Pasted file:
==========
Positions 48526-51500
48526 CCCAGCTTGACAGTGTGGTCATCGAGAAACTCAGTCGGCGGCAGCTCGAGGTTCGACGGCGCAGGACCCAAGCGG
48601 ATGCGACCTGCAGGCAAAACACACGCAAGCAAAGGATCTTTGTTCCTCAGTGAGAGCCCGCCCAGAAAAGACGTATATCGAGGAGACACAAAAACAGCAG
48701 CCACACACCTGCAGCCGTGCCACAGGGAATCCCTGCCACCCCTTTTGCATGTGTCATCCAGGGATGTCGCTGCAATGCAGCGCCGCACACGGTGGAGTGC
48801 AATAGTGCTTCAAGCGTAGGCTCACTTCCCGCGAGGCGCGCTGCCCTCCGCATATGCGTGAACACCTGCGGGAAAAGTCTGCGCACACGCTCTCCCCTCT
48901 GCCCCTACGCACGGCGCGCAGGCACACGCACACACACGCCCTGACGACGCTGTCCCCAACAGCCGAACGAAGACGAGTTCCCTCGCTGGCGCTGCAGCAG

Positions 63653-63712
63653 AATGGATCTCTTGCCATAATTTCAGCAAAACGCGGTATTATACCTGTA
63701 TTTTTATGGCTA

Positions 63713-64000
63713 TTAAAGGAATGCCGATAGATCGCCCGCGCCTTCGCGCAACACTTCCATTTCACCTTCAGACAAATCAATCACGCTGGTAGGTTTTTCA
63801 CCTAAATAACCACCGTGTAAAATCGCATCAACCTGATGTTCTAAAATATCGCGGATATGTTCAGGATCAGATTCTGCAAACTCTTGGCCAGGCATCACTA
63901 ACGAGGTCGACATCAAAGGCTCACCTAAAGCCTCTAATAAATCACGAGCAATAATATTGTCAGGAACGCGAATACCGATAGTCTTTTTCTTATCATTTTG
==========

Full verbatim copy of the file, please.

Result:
Positions 48526-51500
48526 CCCAGCTTGACAGTGTGGTCATCGAGAAACTCAGTCGGCGGCAGCTCGAGGTTCGACGGCGCAGGACCCAAGCGG
48601 ATGCGACCTGCAGGCAAAACACACGCAAGCAAAGGATCTTTGTTCCTCAGTGAGAGCCCGCCCAGAAAAGACGTATATCGAGGAGACACAAAAACAGCAG
48701 CCACACACCTGCAGCCGTGCCACAGGGAATCCCTGCCACCCCTTTTGCATGTGTCATCCAGGGATGTCGCTGCAATGCAGCGCCGCACACGGTGGAGTGC
48801 AATAGTGCTTCAAGCGTAGGCTCACTTCCCGCGAGGCGCGCTGCCCTCCGCATATGCGTGAACACCTGCGGGAAAAGTCTGCGCACACGCTCTCCCCTCT
48901 GCCCCTACGCACGGCGCGCAGGCACACGCACACACACGCCCTGACGACGCTGTCCCCAACAGCCGAACGAAGACGAGTTCCCTCGCTGGCGCTGCAGCAG

Positions 63653-63712
63653 AATGGATCTCTTGCCATAATTTCAGCAAAACGCGGTATTATACCTGTA
63701 TTTTTATGGCTA

Positions 63713-64000
63713 TTAAAGGAATGCCGATAGATCGCCCGCGCCTTCGCGCAACACTTCCATTTCACCTTCAGACAAATCAATCACGCTGGTAGGTTTTTCA
63801 CCTAAATAACCACCGTGTAAAATCGCATCAACCTGATGTTCTAAAATATCGCGGATATGTTCAGGATCAGATTCTGCAAACTCTTGGCCAGGCATCACTA
63901 ACGAGGTCGACATCAAAGGCTCACCTAAAGCCTCTAATAAATCACGAGCAATAATATTGTCAGGAACGCGAATACCGATAGTCTTTTTCTTATCATTTTG